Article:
Law Enforcement is Inherently Tragic

Debate always rages over what should be legalized, what should be banned, when police should or shouldn’t use violence, and who belongs in jail. We believe crime is a problem, and that we can solve problems by making them into crimes. But crime is a symptom. When a law is broken, it means something in society has gone deeply wrong.

Most legal systems, and the popular attitude surrounding the law, are little more than revenge fantasies. We punish people who disobey the law, not because it will fix whatever wrong they’ve committed, but because it feels like they deserve to suffer. We tell ourselves that the threat of punishment deters people from breaking the law, even without a shred of evidence to support this, let alone common sense. There are plenty of harmless behaviors that are illegal, and plenty of very harmful behaviors that are legal. There are lots of horrible things each and every one of us could do, every day. But we don’t, for a long list of reasons — and “because I could go to jail” is often very far down that list. For both people who abide by the law and people who break it, whether a legislative body approves of your actions is almost always a complete afterthought.

We tell ourselves that threats of punishment work, even though they rarely do, because we don’t want to face the fact that a broken law is a failure state. A bug in the system. An error message on the blue screen of society. If a law is so just, so moral, so representative of what a democratic society believes is “the right thing,” then why would anyone ever break it? Why would you have to enforce a good law?

When somebody breaks a law, it means one of two things:

  1. The law is unjust
  2. Something prevented this person from behaving properly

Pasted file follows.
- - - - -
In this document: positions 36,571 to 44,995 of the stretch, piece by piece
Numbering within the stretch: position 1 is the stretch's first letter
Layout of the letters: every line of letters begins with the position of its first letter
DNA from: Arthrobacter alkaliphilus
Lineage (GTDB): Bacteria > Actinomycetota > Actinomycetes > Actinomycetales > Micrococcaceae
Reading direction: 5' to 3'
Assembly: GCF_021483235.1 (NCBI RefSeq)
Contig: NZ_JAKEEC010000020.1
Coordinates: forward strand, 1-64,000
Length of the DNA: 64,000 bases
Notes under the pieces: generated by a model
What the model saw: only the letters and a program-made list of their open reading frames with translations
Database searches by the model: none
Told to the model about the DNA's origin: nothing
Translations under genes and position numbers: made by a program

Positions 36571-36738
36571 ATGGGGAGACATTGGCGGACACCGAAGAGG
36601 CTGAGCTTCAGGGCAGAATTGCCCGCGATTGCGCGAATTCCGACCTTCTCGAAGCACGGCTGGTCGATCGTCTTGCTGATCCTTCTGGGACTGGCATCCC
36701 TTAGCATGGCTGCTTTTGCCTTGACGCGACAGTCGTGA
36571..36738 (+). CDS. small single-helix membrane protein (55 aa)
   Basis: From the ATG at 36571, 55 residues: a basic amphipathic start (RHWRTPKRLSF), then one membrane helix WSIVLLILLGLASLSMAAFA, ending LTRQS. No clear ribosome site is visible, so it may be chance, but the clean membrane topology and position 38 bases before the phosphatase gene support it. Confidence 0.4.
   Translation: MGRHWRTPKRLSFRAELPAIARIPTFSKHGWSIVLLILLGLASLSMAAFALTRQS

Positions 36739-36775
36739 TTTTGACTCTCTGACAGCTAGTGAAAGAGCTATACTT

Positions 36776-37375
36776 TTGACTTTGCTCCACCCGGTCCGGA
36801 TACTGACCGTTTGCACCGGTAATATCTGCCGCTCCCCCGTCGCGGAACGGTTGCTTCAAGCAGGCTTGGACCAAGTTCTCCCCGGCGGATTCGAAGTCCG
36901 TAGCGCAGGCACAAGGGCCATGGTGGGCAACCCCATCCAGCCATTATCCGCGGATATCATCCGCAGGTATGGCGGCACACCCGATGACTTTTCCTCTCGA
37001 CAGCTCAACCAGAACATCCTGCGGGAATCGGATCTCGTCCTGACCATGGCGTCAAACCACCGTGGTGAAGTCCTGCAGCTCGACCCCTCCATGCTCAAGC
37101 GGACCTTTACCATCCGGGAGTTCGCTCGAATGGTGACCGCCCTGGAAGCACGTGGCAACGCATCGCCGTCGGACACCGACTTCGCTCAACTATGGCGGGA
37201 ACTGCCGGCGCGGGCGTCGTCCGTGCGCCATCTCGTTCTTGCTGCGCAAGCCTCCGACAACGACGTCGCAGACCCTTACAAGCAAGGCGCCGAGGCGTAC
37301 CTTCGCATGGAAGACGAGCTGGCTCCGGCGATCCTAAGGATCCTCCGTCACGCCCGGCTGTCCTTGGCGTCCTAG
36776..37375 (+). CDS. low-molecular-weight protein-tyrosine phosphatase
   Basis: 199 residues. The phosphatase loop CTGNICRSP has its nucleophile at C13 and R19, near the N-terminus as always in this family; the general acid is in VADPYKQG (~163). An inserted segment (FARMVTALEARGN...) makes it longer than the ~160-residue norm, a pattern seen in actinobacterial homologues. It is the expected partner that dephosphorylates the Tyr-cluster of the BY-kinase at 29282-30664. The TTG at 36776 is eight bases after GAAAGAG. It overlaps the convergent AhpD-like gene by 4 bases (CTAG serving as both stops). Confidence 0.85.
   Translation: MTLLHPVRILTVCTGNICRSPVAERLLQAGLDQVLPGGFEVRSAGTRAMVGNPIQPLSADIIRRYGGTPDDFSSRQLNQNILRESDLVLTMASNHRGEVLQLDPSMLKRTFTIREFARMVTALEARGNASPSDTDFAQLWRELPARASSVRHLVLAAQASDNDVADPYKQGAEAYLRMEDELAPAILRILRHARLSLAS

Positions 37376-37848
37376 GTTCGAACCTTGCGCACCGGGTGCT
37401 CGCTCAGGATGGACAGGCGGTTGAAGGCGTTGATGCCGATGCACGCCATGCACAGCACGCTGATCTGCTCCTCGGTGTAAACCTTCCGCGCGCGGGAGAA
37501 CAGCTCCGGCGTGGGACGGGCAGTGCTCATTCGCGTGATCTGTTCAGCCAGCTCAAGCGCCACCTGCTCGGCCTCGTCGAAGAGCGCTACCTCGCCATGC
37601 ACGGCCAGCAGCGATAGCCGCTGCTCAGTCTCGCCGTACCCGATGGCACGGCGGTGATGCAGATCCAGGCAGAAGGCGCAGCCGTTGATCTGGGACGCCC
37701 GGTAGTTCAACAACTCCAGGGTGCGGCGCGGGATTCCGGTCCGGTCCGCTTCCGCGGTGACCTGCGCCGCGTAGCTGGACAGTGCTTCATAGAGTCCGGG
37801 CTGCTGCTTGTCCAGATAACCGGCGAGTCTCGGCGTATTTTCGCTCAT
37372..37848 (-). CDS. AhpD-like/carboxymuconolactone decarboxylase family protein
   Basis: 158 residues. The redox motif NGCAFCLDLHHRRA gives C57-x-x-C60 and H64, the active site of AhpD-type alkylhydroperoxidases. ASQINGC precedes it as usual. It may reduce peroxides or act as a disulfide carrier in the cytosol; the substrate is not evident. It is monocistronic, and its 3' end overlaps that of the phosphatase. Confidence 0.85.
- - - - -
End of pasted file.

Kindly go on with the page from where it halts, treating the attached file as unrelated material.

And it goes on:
Those are the only two possibilities. There is no third option of “well, maybe some people are bad people,” and it’s time we called the belief that criminals aren’t created by their circumstances what it is: social science denial. If you believe that people rob stores because they have “poor moral character” or whatever, then your point of view is no more valuable than someone who thinks dinosaurs are a hoax or that the measles vaccine is ruining your indigo child’s crystal aura, and I’m not going to waste any more time refuting you.

There is nothing to celebrate when somebody is arrested, convicted, imprisoned, or even given a slap on the wrist and set free. For some reason — whether out of complacency, ignorance, or just plain delusion — most of society does not treat the work of law enforcement as the regrettable, preventable tragedy that it is. It’s easier to cope with when the solution is simply to repeal a dumb law, or to legalize something that never should have been banned in the first place. It’s harder when we have to accept the fact that somebody turned to something we all can agree is wrong — something like theft, murder, assault, libel, fraud — and they turned to this because doing the right thing wasn’t working.